I don’t blame Bill.  He couldn’t conquer this demon.  Who knows what kind of fate was written for him in his genes and in his experiences?   Frankly I don’t think he had a choice.  I don’t know why some people are able to change their destructive behaviors and why some people aren’t.  And I don’t think anyone does.  I think we are played rather than players, and Bill played his part as well as anyone who had to play a part as painful and as difficult as his.

He’s going to be buried in the same plot with my brother Mike at Holy Cross Cemetery in Spokane.  When my mother told me that was how it was going to go, I was surprised.  I hadn’t thought of that. 

But of course, Mike and Bill, together in the ground.

In closing, I'll post this pic of Bill holding Mulan sideways at the Spokane airport, some years ago.  Mulan looks about five.  

Here's another one with Mu.

Wednesday, June 06, 2012

The Vatican has had it with the nuns.  You know those sisters, so radical.  They've been spending their time working on behalf of the poor and fighting economic injustice!  An outrage.  Well, now they've been reprimanded.  They were told they've not been sufficiently outspoken against contraception, abortion and gay marriage.

Just when the Catholic Bishops and the Vatican seem like they've done themselves in, they do something even worse than I would've imagined.

They seem to think now is a good idea to come down on the nuns, just when the cases against the priests about sex abuse is ramping up again, and there are more and more outrageous examples of the higher ups covering up, not reporting the abuse to the proper authorities, and generally behaving heinously.  This is the time they've chosen to go after the nuns.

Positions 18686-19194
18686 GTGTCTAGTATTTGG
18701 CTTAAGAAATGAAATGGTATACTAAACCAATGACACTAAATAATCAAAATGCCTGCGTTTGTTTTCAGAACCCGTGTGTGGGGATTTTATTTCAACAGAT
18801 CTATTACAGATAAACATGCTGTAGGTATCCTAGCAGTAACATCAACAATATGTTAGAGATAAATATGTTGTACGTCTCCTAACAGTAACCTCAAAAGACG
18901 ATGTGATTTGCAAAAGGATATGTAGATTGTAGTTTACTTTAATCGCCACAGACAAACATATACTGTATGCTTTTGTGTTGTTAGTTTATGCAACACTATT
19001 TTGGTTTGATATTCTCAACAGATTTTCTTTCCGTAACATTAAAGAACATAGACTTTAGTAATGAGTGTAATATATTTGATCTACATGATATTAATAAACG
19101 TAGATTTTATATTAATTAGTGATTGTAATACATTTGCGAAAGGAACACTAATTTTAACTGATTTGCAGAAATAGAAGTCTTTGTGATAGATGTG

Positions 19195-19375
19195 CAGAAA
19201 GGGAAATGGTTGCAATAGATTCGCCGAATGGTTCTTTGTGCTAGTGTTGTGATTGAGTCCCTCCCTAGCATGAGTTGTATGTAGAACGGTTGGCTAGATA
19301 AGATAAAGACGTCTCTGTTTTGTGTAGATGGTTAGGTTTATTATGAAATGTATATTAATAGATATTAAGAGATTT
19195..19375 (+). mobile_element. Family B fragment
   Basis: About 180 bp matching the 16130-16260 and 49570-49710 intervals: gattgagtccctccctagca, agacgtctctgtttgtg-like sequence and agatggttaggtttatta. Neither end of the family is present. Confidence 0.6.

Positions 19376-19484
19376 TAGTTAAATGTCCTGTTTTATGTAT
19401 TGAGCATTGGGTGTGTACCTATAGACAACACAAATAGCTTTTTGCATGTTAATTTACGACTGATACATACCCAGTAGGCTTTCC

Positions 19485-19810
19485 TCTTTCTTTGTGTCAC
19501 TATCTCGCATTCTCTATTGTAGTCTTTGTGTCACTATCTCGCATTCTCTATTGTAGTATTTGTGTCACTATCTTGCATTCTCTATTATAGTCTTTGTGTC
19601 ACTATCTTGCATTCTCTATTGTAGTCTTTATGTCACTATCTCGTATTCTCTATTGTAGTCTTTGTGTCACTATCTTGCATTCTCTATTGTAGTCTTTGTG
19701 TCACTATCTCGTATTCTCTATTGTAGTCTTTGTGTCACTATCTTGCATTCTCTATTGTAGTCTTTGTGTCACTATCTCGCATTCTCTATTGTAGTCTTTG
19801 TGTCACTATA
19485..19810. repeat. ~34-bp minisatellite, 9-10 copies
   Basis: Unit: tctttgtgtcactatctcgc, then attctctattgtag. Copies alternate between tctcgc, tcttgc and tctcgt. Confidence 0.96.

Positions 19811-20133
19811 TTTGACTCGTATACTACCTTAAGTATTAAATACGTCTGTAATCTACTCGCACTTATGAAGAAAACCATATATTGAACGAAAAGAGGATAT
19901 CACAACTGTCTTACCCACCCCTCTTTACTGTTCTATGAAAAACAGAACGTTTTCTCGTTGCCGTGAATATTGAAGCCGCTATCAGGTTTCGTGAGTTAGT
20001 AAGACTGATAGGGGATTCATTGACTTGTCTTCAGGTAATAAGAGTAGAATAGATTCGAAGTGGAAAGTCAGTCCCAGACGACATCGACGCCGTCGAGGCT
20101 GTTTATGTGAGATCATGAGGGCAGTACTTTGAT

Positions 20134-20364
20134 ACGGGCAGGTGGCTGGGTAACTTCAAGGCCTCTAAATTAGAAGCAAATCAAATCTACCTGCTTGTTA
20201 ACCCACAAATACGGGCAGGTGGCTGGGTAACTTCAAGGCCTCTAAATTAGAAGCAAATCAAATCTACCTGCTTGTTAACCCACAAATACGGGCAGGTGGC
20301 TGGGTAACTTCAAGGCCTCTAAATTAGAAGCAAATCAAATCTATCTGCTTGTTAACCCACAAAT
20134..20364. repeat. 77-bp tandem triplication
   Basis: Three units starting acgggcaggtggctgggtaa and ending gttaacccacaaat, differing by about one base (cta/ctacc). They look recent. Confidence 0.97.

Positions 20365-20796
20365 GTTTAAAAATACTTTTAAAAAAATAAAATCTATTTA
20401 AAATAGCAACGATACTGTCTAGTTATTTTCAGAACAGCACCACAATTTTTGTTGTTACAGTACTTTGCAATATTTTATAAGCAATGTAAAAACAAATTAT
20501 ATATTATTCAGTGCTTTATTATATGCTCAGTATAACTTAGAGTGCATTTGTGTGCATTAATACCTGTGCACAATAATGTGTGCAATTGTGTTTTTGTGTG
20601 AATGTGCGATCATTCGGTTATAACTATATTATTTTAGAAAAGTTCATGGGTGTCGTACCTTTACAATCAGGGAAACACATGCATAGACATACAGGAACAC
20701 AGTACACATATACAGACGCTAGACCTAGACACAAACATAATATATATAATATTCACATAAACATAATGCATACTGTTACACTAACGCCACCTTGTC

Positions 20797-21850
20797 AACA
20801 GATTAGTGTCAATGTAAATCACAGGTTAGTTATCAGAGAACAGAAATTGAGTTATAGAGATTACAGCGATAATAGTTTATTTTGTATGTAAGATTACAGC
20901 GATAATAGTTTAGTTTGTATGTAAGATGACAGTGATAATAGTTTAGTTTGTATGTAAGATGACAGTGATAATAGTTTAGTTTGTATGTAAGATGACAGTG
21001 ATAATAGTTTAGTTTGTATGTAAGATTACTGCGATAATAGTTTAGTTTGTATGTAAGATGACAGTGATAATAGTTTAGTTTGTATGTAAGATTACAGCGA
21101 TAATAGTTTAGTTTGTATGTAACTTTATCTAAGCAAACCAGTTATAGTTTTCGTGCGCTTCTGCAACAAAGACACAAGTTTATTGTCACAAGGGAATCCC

And...  Oh yeah.  Plus the contraception matter!  They're refusing to comply with the health care mandate that requires employers to provide contraception coverage to their employees.  They're saying it's a "religious freedom."  Yes, freedom.  They want the freedom to force their dogma on people who don't want it.

Do they ever wonder why their married, child-bearing-age employees don't have a baby every single year?

I mean, it's actually kind of funny.  It's like a guy who tripped, and then fell on his leg and broke it off, and while in pain and trying to recover, decides to distract people from watching him, so arranges for an anvil to drop on his head.  The Catholic Church as... Bugs Bunny!

Personally, I think they've made a serious miscalculation.

My friends Annie Laurie and Dan at the Freedom From Religion Foundation asked me to do a little ad for them about the contraceptive coverage issue, and I did it on Monday.  When it's put together I'll post it here on my blog.

But enough about that for now.  I'm just about to take off on a two week trip - a week in Spokane, and then a week in Los Angeles, so this is gonna be short....

Let's get onto books and movies for the month of May 2012

I read three books last month.